Dwarf shrubs are not defined by their overall height, even though small shrubs fit well in areas with limited space. This type of shrub grows slowly, putting on only a couple of inches per year instead of feet per year. Many dwarf shrubs grow in low-light conditions, requiring little maintenance to keep the shrub the right size.
Small Evergreen Shrubs
Small evergreen shrubs keep their leaf color all through the winter. One low-light shrub is the “Harbour Dwarf” heavenly bamboo (Nandina domestica “Harbour Dwarf”), which stays compact, slowly growing to 18 inches tall and spreading 30 inches wide in partial shade in U.S. Department of Agriculture plant hardiness zones 6 through 11. The green leaves develop a bronze-red in fall and winter, which fades to a pink tint in spring when the white flowers appear. “Jasper” hebe (Hebe “Jasper”) produces glossy evergreen leaves on a low-mounding form reaching 8 inches tall and wide. The tips of the green leaves tint with purplish-red in the fall and winter in USDA zones 7 through 9 in partial shade exposure.
Ornamental Berry Bushes
Dwarf shrubs that produce showy berries tend to attract feeding birds to the yard and give the shrub extra color throughout the winter. One example is the Reeves skimmia (Skimmia reevesiana), which grows evergreen in USDA zones 7 through 9, forming a mound 24 inches tall and 36 inches wide. This slow-growing shrub needs wet soil to produce dark green lance-shaped thick leathery leaves, white spring flowers and crimson berries. Teenie Genie miniature brush cherry (Eugenia myrtifolia “Nanum”) grows best in USDA zones 9 through 11, forming an evergreen mound covered with tiny white flowers followed by ornamental berries. This extremely slow-growing shrub reaches 48 inches tall and wide when fully grown.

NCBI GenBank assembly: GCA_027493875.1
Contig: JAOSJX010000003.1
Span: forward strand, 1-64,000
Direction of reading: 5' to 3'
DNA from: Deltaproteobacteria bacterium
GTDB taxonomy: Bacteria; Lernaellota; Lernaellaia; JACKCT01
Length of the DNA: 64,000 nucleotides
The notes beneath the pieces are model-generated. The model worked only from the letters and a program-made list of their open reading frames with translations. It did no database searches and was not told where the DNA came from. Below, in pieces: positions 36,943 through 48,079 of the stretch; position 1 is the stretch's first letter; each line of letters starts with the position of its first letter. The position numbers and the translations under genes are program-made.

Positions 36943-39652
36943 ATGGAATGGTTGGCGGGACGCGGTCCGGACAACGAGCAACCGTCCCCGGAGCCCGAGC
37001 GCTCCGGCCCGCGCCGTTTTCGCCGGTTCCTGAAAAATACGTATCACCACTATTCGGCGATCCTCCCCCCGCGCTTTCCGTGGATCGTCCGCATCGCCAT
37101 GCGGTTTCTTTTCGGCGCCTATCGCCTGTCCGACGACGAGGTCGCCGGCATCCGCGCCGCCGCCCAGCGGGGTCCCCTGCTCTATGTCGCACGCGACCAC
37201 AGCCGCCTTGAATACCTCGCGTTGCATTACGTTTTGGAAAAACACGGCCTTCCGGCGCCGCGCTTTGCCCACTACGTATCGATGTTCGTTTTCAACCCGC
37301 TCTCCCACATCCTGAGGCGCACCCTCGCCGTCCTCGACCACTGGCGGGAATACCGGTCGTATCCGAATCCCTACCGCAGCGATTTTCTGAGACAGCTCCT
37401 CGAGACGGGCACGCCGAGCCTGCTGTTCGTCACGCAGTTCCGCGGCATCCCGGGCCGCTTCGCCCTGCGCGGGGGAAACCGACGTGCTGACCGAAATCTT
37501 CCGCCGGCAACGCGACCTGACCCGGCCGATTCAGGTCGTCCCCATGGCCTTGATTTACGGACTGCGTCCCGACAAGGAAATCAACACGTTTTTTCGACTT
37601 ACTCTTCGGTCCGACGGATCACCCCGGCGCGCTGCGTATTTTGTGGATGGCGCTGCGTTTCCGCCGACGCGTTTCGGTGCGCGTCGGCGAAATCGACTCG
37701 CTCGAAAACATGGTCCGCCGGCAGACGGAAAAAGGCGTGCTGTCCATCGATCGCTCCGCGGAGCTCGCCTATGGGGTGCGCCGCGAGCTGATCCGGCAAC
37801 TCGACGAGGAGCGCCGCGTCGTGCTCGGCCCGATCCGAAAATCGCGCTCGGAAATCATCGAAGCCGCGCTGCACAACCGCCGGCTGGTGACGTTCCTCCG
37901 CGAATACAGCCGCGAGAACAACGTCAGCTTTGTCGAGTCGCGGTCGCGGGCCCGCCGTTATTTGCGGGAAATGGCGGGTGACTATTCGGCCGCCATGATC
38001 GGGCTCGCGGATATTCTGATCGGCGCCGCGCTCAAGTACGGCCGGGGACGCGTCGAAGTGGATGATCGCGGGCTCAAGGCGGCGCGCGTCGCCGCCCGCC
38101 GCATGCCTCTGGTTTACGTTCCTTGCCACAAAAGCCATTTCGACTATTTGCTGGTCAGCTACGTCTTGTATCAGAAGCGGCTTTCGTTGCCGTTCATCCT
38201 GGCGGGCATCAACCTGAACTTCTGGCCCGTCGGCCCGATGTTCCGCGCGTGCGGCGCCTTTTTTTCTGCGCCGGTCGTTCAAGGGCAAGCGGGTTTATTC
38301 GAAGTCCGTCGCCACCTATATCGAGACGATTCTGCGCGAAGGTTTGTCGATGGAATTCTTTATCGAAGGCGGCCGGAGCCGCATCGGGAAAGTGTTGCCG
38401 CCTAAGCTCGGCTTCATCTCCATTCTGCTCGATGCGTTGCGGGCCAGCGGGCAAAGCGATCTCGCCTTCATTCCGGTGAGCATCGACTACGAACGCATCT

Showy Flowering Shrubs
Showy flowers make low-light conditions pop with color while the shrubs bloom. One dwarf shrub that flowers in partially shady locations is the “Kinpai” azalea (Azalea “Kinpai”), which mounds up 36 inches tall and wide in USDA zones 7 through 9. This evergreen bush produces multicolored spring blossoms. The reddish-orange flowers have a white center that glows in the shade. “Minuet” mountain laurel (Kalmia latifolia “Minuet”) produces pink buds, which open to form white blossoms with dark red rings around the inside of the petals in the spring. This evergreen reaches 36 inches tall and wide in USDA zones 5 through 9 in part shade.
Variegated Foliage Bushes
Variegated foliage make dwarf shrubs stand out in low-light locations. The lighter contrasting color on the leaves produces a glowing look. Cream De Mint dwarf mock orange (Pittosporum tobira “Shima”) produces glossy mint green leaves with white edges in partial shade in USDA zones 8 through 11. This evergreen bush reaches 30 inches tall and wide with white blossoms appearing in the spring. My Monet weigela (Weigela florida “Verweig”), in USDA zones 4 through 6, grows as a deciduous shrub with green leaves and white edges. The leaves develop a pink tint, and trumpet-shaped pink flowers appear on the 24-inch-tall bush. The flowers attract butterflies and hummingbirds to the yard.
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